A Knife?

We received a really nice sample of an engraved 7-Function Pocket Knife, and are considering giving it as a safety incentive prize or holiday gift. Would like to hear your thoughts (legal issues, etc.) on giving employees knives. (The times we live in!)


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  • Gosh, I'd be very reluctant to do that. Whether you have a zero tolerance policy on workplace violence or not, I believe most folks would view a pocket knife (even if it has 7 functions!) as a weapon. Seems to me that any item given as a gift or prize that we would ordinarily prohibit bringing to work shouldn't have the company logo on it!
  • I think it depends on the industry you are in. If you have people working in the field that could use it for work then it might be appropriate. However is a borderline item.
    My $0.02 worth.
    DJ The Balloonman
  • Depending on the type of work, I'd be very careful. Our maintenance crew tyically carry pocket knives because of the nature of their job. There are other ee's that I would not trust with a knife. Discretion.
  • For a holiday gift my former company gave out a carving set that included 8 steak knives. I was shocked! Things went along fine until the end of the shift when employees were dueling with the carving knife in the parking lot. In hindsight, not the smartest idea.
  • There are so many other things available. I get incentive catalogues almost daily. Most of it is garbage. However, hats, mugs, (dare I say it) t-shirts etc are available.
  • I'm going to go against the grain on this one. One heavy marine construction outfit I worked at gave out excellent-quality folding hunting knives (6-inch blade) as safety incentives and they were so popular that crews would call me continually to find out how close they were to having the requisite number of safe hours to qualify for the knife. The blades were embossed with the company logo and the words, "Awarded for Safety Achievement." Personally, I don't see anything wrong with it.
  • I'm with Parabeagle. We are sometimes so scared of what might happen, we suck the life out of any program. We offered knives as a service award choice and it was by far the most popular gift we gave. If the people at your company would respond to that, then do it. If you have a no weapons policy, when you award the knives, tell the employees to take them home as they cannot remain on the premises due to violating the weapons policy. They will understand the need to enforce the policy.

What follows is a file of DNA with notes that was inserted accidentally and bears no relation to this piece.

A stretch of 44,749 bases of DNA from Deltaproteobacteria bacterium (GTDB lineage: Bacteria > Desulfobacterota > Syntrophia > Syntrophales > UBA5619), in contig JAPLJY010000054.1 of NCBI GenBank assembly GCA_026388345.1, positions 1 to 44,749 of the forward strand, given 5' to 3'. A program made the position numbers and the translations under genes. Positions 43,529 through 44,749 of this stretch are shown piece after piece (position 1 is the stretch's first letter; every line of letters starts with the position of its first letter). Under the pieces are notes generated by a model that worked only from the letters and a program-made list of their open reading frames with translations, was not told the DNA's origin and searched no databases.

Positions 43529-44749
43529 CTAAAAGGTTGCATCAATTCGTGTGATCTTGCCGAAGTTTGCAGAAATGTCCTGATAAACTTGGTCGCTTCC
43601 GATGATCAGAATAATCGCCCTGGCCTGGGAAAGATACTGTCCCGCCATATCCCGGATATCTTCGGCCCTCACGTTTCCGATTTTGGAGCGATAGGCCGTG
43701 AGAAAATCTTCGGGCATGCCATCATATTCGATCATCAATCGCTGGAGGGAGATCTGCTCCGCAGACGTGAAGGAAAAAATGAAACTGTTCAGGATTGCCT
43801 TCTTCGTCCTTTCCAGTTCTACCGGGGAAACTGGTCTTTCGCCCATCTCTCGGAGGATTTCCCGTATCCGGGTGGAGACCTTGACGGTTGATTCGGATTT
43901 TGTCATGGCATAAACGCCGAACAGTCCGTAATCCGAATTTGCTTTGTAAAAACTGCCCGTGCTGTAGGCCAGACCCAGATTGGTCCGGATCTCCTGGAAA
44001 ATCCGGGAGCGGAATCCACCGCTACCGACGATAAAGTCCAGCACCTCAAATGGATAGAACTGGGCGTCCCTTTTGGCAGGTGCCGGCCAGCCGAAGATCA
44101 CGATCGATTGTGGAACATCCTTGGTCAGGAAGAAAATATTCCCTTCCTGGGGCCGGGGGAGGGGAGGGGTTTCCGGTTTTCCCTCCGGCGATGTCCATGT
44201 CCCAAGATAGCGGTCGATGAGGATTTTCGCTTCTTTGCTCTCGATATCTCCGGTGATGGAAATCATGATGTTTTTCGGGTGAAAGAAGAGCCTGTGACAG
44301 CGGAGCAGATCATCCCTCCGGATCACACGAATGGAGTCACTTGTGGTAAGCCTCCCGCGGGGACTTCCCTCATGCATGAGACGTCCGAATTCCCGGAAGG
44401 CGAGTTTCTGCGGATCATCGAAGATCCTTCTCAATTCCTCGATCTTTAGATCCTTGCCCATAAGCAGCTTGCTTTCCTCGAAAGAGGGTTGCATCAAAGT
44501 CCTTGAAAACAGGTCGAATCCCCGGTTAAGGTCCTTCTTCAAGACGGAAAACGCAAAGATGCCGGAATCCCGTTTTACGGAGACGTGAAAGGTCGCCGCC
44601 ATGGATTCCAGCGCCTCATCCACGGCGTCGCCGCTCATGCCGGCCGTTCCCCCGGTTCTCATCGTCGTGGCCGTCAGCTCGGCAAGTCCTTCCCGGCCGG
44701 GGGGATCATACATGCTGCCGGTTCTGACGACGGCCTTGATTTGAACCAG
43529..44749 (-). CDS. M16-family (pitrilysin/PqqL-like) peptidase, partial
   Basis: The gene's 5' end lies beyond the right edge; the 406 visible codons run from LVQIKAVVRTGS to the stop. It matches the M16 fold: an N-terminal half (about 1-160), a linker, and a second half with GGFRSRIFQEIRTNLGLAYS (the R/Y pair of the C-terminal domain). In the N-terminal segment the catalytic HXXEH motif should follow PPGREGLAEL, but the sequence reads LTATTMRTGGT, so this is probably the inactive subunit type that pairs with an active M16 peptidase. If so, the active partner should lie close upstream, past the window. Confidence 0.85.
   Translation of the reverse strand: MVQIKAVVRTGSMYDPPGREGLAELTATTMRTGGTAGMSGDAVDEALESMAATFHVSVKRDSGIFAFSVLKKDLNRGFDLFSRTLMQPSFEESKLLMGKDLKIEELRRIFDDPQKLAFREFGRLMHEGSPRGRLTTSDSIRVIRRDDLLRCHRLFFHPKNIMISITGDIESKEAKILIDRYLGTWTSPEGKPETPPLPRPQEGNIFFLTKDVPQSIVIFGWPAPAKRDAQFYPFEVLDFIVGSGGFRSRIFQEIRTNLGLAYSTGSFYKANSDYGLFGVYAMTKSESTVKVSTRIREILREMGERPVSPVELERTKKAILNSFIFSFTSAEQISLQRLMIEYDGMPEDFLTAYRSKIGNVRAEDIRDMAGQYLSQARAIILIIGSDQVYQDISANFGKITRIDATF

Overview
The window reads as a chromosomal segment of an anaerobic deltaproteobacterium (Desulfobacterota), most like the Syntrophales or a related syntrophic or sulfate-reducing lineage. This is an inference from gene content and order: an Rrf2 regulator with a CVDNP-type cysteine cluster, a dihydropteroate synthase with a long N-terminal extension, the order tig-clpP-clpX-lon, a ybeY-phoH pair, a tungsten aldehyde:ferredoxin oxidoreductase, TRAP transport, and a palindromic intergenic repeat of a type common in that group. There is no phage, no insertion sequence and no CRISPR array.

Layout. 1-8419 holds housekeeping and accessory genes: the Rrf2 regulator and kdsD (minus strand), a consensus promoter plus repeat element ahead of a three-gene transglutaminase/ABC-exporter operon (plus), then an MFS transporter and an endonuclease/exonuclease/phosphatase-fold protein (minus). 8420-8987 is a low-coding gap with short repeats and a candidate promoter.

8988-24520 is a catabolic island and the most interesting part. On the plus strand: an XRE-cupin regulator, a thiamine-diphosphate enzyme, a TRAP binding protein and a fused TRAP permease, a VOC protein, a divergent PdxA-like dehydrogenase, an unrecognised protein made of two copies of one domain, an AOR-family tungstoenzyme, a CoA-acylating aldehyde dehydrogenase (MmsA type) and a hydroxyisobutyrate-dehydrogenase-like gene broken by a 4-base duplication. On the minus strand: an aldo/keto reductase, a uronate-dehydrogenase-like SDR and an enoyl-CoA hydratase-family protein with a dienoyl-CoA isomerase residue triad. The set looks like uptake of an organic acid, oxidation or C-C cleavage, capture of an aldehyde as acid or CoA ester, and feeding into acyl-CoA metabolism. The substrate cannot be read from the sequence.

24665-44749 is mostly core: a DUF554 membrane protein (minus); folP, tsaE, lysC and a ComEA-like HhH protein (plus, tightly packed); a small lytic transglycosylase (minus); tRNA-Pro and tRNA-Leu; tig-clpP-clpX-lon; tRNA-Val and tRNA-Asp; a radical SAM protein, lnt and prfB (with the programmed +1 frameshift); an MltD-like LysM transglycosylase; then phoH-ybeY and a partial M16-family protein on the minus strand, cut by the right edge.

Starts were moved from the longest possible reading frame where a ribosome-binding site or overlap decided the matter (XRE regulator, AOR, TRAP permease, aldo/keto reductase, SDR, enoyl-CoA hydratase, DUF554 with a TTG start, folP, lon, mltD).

Margaret Morford
  • I can't help cracking up about your post - we did the exact same thing with a leatherman knife - also for a safety bonus.

    The amount of joking around that happened when we gave it out is something I'll never forget - we all could not stop laughing. Everyone wanted one though...

    It's really going to depend on your company and size. Even though we've done it before, we won't do it again.
  • I got the very same thing - sample "mini swiss army" type of thing. Thought it might come in useful - put it in my purse & promptly forgot about it until I went through security at the airport........ #-o
  • Knives are a choice on our service award program, and if chosen they come here to be handed over personally by employee supervisor. Been about five years, never had a problem.
  • I'm going to approach this from a completely different aspect and say that perhaps your decision should be based on how this gesture will be perceived at the top, and I think that all depends on where your CEO stands on the gun control issue. If the CEO buys the argument that an inanimate tool is somehow "evil"....that simply holding the tool in your hand will lead to inappropriate behavior...then it might not be viewed as a good idea.
  • I would recommend against it. Personal experience: One of my HR counterparts had been tasked to come up with an annual safety award. Being an outdoorsy kind of guy, and our plant being on an Indian reservation, a 10 inch hunting knife with beautiful dear-antler handle and leather scabbard was his selection. It was a beautiful gift. I had just been involved in terminating an employee who had a hot temper and had threatened co-workers. I cautioned my co-worker to make sure he received the knife in the parking lot if he came asking for it (he had earned it before the termination). Imagine my surprise - shock - you name it - when I stepped out of my office to see the former employee gleefully examing the glint of light from the new blade. Oh, and our safety manager nearly fainted when he learned employees were walking through the plant with their new "treasures."
  • Give the knife! Man, what has this world come to?!
  • [font size="1" color="#FF0000"]LAST EDITED ON 08-12-03 AT 02:08PM (CST)[/font][p]our worker's comp company gave out pocket knives at their safety seminar that I went to last year. if they can do it, anyone can. x;-)
  • Several crews of laborers got fancy knifes from on high for handling a major break. .it was a nice gesture and fit with the culture. I was very grateful that the 2 (that I am aware of) serious cuts that occured were off duty hence not compensable under WC.
  • I've given out tons of small Swiss-Pocket knives with company logos on them. But I would draw the line at a antler-handled 10-inch bladed hunting knife. What about a small billy-club for under the car/truck seat?